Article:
And, under the leadership of Dominique Baker alongside colleagues from SREE, ASHE, and AERA, we have co-sponsored a series of workshops on critical quantitative methods, generously funded by the Gates Foundation.
And this is our first year of our community groups, which have been wildly successful, with hundreds of members from within AEFP.
In a recent survey of community group members, the overwhelming majority of respondents told us that the community groups solidified their sense of belonging in the organization, noting that AEFP is a “friendly,” “supportive,” “welcoming,” “open,” “nice,” and “inclusive” space. These words warm my heart—these words tell me that what we are doing is working to broaden our proverbial tent.
We are also working to include more research and researchers in our conference and membership, where diversity is noted by topic, discipline, and method. Here (figure 1) I'm showing you conference papers by topic area, noting that this is just the second year in which we have had a specific topic area for the causes and consequences of inequity in education—8 percent of this year's conference papers.
Here (figure 2) we have conference papers by methods this year: While the vast majority are quantitative, we do have 7 percent that use mixed methods and another 7 percent that are entirely qualitative.
Step three: Seeding the organization and relevant groups with committed individuals. We have for the first time created a board committee on justice, equity, diversity, and inclusion (JEDI), with inaugural chair Dominique Baker. We had a unanimous board vote to establish the committee, and the executive committee for the board are all members. We have also asked all of the other board committees to conceive of JEDI in their work and to report their JEDI activities.
We are centering this in our work as an organization. And our members are stepping up in amazing ways. Anjali Adukia has done a tremendous job fostering the community groups, with dozens of hard-working, innovative community group co-chairs setting up programs and networking and Slack channels and other initiatives to help further these communities within AEFP. Steven Hemelt and Lydia Ross are working hard on the early career mentoring, pre-doctoral diversity fellowship, and Policy maker and Practitioner initiatives. These are just a few of the many people who are devoting time and energy to making AEFP an inclusive, welcoming place.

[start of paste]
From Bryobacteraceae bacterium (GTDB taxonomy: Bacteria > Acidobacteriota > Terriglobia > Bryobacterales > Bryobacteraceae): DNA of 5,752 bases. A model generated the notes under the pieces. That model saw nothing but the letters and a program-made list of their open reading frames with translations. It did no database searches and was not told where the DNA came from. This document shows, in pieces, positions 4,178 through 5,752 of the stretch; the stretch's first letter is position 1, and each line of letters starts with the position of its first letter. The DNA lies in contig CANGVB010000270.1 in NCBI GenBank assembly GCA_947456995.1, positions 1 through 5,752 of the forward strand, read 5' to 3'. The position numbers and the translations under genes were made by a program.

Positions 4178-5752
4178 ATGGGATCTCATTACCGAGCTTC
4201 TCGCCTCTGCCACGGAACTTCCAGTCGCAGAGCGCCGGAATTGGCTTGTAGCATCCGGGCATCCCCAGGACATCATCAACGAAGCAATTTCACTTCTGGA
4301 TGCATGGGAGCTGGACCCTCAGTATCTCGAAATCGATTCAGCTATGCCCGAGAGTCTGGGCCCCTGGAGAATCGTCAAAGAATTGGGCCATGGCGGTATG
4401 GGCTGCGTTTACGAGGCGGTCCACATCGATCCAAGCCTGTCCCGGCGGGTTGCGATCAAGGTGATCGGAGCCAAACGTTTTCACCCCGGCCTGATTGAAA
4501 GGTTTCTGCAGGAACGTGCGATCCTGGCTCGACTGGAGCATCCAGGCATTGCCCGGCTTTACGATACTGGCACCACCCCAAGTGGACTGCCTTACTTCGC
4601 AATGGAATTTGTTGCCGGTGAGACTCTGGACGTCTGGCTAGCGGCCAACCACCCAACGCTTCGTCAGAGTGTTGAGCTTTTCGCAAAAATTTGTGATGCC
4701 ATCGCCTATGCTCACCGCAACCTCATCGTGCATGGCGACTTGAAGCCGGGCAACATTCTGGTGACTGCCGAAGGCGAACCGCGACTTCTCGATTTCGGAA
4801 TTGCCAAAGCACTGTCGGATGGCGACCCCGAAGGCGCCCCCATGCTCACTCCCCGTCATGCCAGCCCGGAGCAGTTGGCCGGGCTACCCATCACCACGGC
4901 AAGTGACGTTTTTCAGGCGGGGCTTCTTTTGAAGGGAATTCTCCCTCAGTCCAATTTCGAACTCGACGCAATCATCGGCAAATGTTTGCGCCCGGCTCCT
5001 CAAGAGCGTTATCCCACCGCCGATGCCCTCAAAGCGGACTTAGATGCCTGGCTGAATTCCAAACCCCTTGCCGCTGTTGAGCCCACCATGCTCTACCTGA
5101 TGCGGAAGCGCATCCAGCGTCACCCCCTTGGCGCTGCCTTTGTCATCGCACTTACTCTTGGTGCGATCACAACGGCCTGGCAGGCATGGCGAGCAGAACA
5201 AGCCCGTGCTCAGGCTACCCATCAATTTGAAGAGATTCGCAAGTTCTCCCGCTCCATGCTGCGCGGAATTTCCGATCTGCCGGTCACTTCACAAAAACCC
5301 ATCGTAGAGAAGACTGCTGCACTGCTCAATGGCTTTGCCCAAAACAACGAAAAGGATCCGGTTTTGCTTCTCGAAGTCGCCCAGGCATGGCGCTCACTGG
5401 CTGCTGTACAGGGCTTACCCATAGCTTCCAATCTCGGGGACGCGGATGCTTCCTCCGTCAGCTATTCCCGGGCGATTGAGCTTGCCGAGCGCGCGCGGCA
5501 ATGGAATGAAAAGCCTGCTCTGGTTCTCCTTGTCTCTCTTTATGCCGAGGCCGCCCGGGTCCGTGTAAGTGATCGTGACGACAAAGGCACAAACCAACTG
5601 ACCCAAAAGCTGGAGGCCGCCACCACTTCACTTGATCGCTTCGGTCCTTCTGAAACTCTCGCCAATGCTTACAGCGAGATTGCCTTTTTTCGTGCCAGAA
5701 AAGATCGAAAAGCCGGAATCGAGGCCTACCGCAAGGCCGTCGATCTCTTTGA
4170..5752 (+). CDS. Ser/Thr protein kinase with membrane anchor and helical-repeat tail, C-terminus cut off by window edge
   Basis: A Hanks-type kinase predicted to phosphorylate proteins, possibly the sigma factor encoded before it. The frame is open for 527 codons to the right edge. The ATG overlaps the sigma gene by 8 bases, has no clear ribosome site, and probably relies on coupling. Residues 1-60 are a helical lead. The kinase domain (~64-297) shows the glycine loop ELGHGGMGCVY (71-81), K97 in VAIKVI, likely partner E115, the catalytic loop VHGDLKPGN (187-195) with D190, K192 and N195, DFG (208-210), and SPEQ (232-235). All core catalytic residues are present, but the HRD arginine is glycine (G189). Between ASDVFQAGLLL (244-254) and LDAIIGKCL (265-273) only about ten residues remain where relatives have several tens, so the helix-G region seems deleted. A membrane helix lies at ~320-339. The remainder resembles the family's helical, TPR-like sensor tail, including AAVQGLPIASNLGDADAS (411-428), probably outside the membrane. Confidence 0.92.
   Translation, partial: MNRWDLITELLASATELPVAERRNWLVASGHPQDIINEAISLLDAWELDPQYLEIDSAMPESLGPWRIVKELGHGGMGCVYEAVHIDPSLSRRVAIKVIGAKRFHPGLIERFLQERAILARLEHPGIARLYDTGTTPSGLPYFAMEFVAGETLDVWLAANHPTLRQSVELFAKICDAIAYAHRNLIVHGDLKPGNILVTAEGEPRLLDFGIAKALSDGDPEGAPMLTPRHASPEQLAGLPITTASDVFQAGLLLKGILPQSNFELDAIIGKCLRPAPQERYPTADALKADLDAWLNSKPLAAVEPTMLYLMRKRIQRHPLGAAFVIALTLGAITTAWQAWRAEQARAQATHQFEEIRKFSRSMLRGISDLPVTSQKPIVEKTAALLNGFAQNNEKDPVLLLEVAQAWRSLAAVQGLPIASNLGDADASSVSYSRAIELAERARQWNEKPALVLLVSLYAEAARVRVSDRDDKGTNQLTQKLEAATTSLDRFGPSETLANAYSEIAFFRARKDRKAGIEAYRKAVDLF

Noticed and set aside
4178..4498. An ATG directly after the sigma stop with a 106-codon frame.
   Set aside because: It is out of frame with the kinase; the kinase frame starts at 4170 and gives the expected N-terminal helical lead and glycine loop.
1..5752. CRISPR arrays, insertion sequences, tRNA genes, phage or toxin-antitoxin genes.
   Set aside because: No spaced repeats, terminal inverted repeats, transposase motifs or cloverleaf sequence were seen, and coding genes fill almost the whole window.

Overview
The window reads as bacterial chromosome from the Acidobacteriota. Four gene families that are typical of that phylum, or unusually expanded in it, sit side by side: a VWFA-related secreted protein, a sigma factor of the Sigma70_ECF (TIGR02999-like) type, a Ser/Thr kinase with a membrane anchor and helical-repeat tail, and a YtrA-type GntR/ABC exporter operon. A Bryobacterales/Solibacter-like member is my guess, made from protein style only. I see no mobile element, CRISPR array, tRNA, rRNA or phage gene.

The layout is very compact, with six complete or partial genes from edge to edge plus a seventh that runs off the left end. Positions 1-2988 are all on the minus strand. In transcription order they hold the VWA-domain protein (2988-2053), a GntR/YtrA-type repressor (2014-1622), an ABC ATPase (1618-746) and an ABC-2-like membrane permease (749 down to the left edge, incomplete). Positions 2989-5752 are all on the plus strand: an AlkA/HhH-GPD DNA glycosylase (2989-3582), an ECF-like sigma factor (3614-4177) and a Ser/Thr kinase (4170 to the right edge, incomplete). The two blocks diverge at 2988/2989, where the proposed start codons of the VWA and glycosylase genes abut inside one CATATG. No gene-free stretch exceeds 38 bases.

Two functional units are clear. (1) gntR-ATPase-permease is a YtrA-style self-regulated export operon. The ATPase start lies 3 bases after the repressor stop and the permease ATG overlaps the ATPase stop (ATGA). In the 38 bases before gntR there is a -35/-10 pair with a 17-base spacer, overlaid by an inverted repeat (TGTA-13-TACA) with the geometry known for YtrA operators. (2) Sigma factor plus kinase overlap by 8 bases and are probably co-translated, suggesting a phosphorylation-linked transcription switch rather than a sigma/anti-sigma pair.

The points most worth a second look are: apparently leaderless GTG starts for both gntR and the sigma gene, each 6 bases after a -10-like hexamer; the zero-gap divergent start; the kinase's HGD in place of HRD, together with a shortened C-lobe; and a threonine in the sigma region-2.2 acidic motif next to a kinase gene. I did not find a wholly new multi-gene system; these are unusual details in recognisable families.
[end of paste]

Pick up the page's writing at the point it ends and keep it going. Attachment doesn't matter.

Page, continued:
And now we are working on step four—collecting data, holding ourselves accountable, figuring out what's working and what's not, and where we need to go from here. This work is not easy, and if we are successful, it won't be easy. But isn't this the exact point? Many of us are scholars and educators. Isn't it exactly our job to be curious? To want to learn new things? To want to answer a question that has plagued us? To solve problems? Isn't it our job to be out of our comfort zones? To be uncomfortable?
We do it all the time—we start a new research project, we delve into a new literature or use a new method. We create partnerships between researchers and policy makers or practitioners so that we can tackle the tough questions, so that we can solve the problems that have seemed unsolvable. We continuously place ourselves at risk. We are used to this kind of intellectual, pragmatic discomfort. What I'm advocating for is to allow ourselves to become uncomfortable in other ways—to purposely seek out conversations and collaborations and engagement with others who think differently, approach problems differently, and who have lived differently.
I'm proud of AEFP. I'm proud of how we've gotten each other through the last two years, how we've strengthened existing bonds and created new ways to form community and support each other, and how we've continued to press on, using our skills to tackle problems of policy and practice to help improve education, even as we ourselves are struggling and exhausted and existing in this disequilibrium.
And I believe that by remaining a little uncomfortable—by choosing to live in the dissonance—this is how we will continue to be excellent, and how we can live AEFP's mission to improve education policy so that all students have access to educational opportunities and are given the means to succeed in school and in their lives.
And I know we—you—are up to the task.
Thank you for taking the time to listen to me, and most of all, thank you for being valued members of our growing and diversifying AEFP community.
I want to thank the entire AEFP Board of Directors for their tireless work during the COVID-19 pandemic, and particularly for remaining committed to advancing justice, equity, diversity, and inclusion in our own organization and the larger field. Lydia Ross, AEFP's Executive Director, has played a crucial role in supporting AEFP's work in this area, and she deserves much credit. Dominique Baker and Lisa Koshkarian provided me with important feedback and support as I was developing and writing this presidential essay, and I owe them a debt of gratitude. Appreciation, as well, to Dan Goldhaber and Emily Mohr, for their consistent encouragement. And of course, all of my love and appreciation for Ryan, Bryce, and Cole for their unwavering support and understanding.